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The Politics of Torture: A TIFF Review of ‘The Report’

September 19, 2019Ben MK

With the lives of millions of its citizens at stake, how far will the US government go in the name of national security? As Adam Driver's character discovers in The Report, sometimes we can get so fixated on stopping evil that we don't realize the evil that we are ourselves are committing.

The year is 2003, and when an idealistic US Select Committee on Intelligence staffer named Daniel J. Jones (Driver) is asked by Senator Dianne Feinstein (Annette Bening) to look into the destruction of sensitive CIA audio recordings, little does he realize that the assignment will consume the next 6 years of his life. That's exactly what happens, however, as Dan and his small team find themselves stationed in a highly secure, underground CIA facility, meticulously pouring over millions upon millions of pages of documentation concerning the acts of torture committed against 119 prisoners in the wake of 9/11. The result would be a nearly 7,000-page report detailing the effectiveness (or gross lack thereof) of the CIA's "Enhanced Interrogation Techniques" — an eye-opening and ultimately damning report that wouldn't be allowed to see the light of day until 2015.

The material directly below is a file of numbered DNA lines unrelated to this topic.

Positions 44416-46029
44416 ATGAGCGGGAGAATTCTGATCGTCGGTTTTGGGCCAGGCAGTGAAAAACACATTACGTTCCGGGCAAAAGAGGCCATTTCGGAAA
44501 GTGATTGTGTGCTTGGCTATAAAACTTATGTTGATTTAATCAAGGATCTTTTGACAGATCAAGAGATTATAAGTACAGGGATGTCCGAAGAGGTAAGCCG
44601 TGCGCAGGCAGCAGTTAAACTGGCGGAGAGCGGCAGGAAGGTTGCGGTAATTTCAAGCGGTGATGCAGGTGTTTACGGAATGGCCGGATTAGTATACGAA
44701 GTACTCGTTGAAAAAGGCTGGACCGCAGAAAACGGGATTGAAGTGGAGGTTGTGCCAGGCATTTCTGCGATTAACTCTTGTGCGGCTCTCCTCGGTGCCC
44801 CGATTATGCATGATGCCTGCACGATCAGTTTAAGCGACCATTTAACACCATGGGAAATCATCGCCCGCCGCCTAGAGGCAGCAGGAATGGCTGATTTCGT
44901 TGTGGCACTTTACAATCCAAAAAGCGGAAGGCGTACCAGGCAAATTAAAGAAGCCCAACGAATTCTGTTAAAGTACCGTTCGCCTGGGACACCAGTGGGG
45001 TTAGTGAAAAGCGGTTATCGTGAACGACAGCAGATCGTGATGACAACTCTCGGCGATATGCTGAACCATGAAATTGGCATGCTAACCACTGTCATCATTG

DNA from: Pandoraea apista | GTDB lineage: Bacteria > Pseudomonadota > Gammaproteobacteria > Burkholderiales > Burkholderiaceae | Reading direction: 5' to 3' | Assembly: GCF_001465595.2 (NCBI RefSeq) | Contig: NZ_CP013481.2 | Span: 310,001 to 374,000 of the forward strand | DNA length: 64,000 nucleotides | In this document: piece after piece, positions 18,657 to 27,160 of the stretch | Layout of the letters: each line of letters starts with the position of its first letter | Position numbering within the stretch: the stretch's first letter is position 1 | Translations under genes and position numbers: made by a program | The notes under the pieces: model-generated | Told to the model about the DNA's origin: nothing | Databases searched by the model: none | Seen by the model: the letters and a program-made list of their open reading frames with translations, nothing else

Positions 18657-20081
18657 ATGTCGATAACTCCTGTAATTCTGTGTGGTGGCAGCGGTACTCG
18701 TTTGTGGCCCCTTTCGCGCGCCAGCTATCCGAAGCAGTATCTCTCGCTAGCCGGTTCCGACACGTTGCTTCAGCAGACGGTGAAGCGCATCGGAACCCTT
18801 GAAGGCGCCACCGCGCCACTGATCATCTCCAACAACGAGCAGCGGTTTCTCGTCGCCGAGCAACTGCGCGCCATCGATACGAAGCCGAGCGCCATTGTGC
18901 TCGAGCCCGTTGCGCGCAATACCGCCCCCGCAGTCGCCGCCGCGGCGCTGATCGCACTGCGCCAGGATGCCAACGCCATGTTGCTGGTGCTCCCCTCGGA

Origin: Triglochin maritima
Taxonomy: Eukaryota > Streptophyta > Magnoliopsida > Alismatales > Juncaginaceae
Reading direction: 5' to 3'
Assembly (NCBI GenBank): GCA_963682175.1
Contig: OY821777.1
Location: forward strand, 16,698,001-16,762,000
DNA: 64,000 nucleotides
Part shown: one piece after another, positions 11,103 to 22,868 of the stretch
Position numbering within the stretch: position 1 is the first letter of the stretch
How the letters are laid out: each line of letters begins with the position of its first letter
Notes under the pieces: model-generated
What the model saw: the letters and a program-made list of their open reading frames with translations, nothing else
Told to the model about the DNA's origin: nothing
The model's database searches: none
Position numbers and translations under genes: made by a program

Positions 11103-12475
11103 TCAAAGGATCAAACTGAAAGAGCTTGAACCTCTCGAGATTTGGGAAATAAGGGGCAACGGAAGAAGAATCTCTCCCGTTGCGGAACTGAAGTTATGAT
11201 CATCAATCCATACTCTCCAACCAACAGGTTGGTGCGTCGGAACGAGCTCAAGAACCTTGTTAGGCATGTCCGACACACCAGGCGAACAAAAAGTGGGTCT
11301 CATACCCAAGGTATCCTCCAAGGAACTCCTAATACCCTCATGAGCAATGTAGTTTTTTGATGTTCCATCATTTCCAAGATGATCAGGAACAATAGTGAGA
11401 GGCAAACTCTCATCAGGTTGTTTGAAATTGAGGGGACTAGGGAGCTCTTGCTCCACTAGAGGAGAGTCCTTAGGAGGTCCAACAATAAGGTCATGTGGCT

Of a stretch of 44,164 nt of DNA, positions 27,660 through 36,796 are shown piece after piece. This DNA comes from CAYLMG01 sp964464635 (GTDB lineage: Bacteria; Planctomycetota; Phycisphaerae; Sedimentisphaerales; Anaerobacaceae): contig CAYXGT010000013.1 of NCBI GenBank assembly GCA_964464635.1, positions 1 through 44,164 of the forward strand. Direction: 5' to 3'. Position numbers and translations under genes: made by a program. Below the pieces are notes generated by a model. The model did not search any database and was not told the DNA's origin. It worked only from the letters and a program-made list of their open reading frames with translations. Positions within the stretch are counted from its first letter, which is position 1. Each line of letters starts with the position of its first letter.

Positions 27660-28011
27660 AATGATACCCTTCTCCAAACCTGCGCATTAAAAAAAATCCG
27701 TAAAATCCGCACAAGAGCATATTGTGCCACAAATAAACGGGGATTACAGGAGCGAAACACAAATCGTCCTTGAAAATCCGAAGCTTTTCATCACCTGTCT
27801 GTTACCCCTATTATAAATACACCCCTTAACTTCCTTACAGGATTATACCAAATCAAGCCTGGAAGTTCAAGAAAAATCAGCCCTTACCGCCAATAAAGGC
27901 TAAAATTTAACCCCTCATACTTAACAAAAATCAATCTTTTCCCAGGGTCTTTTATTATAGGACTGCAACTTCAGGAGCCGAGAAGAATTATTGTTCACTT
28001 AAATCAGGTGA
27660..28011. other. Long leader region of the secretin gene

Jumping back and forth between key moments within this 12-year time span, writer/director Scott Z. Burns' account of one of the darkest chapters in US history is as visceral and engaging as political thrillers get. But what makes The Report truly essential viewing are the real-life lessons to be learned — for those who do not learn from history are doomed to repeat it.

The Report makes its international premiere at the 2019 Toronto International Film Festival. Its runtime is 2 hrs. 0 min.

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